Jobs Report: Uneven Recovery Continues to Exclude Black and Latinx Workers

Today’s monthly jobs report reveals a job market that has not yet fully recovered, especially for Black workers. On September 6, Congress allowed pandemic unemployment benefits that supported millions of workers to expire, but the crisis didn’t end on schedule. Today’s lackluster job creation numbers vividly illustrate why the nation needs permanent reform to build an unemployment system that will support workers in good times and bad, not temporary programs with arbitrary expiration dates.

The economy added 194,000 jobs in September and the unemployment rate decreased by 0.4 percentage points to 4.8%. The number of unemployed people fell to 7.7 million. Despite these gains, the unemployment rate remains substantially above the February 2020 pre-pandemic low of 3.5%.

While unemployment declined for Black men (8.0% unemployed) and Black women (7.3% unemployed), Black unemployment rates are still nearly twice as high as the rates for white men (4.2%) and women (3.7%). The unemployment rate for Latinx workers (6.3%) also remains elevated. These disparities are a result of structural racism embedded in the U.S. labor market and have been further worsened by a pandemic that disproportionately impacted service sector jobs where workers of color are overrepresented.

The public health crisis continued to keep 6.6 million people out of work in September: 5.0 million workers reported that they were unable to work because their employer closed or lost business due to the pandemic, a decrease of 10% from August. An additional 1.6 million people were not in the labor force at all because they were prevented from looking for work due to the pandemic, little changed from last month. Yet, while COVID-19 was still impeding people’s ability to work in September, the critical public supports that enabled people to get by were suddenly eliminated.

“Emergency pandemic unemployment benefits are now gone, but it’s clear that unemployed workers still need support,” said Rebecca Dixon, executive director of the National Employment Law Project. “The nation’s uneven economic recovery—including a Black unemployment rate that remains twice as high as the rate for white workers—should be a strong sign to policymakers that arbitrary cutoffs of unemployment assistance are an abandonment of working people. Workers need enduring, structural reform to build a system that will support them in good times and bad, not temporary programs with senseless expiration dates. Congress must act to fix the unemployment insurance system permanently.”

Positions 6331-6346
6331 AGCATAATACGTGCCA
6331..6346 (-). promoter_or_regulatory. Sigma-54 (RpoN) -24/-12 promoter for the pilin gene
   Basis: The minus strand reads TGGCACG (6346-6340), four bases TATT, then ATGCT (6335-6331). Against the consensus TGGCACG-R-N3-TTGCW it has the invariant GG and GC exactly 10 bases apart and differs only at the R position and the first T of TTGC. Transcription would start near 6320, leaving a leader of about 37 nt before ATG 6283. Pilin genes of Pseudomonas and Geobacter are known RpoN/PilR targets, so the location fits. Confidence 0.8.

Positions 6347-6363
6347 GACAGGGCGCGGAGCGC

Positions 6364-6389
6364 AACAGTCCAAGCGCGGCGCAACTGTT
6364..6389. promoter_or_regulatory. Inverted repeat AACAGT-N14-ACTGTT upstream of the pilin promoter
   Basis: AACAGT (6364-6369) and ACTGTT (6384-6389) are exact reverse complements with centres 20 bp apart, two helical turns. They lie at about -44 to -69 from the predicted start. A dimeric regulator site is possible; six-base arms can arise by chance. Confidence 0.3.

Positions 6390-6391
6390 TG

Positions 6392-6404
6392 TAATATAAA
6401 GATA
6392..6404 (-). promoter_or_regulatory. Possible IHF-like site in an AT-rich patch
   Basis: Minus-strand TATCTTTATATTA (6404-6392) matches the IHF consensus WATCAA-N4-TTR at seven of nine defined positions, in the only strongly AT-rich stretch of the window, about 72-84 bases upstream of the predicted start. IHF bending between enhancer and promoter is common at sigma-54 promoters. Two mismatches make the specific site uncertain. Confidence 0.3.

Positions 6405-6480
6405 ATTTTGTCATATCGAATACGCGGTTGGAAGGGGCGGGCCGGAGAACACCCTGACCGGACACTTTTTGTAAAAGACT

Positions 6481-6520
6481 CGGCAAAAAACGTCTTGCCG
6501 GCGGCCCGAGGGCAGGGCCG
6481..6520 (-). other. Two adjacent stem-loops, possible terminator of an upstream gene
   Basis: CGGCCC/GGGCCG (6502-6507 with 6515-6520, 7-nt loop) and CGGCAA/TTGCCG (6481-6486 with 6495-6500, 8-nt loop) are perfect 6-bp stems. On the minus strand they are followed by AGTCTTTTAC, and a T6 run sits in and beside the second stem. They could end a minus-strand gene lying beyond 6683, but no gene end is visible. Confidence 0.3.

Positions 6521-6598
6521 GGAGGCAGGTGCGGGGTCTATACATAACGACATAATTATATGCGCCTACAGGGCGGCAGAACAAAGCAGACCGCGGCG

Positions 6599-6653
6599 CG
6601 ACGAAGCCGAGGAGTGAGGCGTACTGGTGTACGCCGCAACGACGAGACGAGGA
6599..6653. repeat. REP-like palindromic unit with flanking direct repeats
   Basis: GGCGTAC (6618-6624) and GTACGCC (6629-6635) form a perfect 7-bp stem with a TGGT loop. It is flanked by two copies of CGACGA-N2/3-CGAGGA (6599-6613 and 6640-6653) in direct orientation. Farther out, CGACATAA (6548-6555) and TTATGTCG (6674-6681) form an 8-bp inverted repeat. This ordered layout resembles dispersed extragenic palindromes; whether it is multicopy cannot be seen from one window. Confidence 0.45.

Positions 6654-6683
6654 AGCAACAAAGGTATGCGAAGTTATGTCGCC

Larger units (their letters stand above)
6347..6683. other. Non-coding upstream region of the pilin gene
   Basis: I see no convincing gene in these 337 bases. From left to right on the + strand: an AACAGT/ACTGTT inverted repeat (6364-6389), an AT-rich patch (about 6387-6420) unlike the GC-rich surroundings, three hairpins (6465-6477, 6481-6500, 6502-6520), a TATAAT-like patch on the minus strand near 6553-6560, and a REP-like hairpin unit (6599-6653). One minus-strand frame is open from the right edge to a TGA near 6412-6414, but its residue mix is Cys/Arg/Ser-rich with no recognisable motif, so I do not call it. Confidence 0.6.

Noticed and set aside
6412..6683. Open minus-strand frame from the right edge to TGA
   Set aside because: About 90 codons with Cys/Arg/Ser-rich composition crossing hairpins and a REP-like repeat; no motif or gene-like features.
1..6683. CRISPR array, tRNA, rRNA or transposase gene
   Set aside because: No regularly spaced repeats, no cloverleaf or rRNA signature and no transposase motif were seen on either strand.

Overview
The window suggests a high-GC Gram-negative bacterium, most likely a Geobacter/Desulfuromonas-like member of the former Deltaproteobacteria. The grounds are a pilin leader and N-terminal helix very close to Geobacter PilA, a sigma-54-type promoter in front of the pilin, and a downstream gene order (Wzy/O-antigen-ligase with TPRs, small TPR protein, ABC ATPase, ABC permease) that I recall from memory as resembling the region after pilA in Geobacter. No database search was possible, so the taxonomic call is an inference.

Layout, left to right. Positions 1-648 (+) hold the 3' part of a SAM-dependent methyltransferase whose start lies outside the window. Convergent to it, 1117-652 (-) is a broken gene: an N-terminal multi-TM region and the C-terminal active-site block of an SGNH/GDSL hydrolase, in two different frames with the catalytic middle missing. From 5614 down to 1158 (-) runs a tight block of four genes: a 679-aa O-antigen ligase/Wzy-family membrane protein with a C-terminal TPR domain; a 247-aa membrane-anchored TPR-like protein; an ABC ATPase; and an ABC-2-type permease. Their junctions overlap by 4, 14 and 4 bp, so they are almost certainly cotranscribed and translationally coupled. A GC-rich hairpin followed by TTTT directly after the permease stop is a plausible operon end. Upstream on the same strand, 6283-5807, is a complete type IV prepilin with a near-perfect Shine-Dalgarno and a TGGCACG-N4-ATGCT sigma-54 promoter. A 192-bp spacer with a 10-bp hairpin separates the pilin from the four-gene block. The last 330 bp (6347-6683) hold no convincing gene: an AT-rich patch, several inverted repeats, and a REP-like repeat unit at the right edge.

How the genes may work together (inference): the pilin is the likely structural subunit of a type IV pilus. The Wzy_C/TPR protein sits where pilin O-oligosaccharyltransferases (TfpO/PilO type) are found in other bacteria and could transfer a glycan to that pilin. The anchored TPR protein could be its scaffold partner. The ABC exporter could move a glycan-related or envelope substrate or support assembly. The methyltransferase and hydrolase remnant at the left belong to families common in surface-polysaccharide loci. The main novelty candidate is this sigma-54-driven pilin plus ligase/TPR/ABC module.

Workers and communities organized and elected political leaders to deliver a just and inclusive recovery from the pandemic recession. Now is their time to deliver. Congress must include Senator Ron Wyden’s Unemployment Insurance Improvement Act in the Build Back Better reconciliation bill, which will begin to address some significant ways the unemployment insurance system disproportionately excludes Black and Latinx workers, women workers, and workers with disabilities by providing at least 26 weeks of unemployment benefits, increasing coverage for part-time workers, and expanding eligibility by requiring states to consider a workers’ most recent earnings and standardizing earning requirements. These reforms lay the groundwork for a transformed unemployment insurance system that will enable all workers to thrive.

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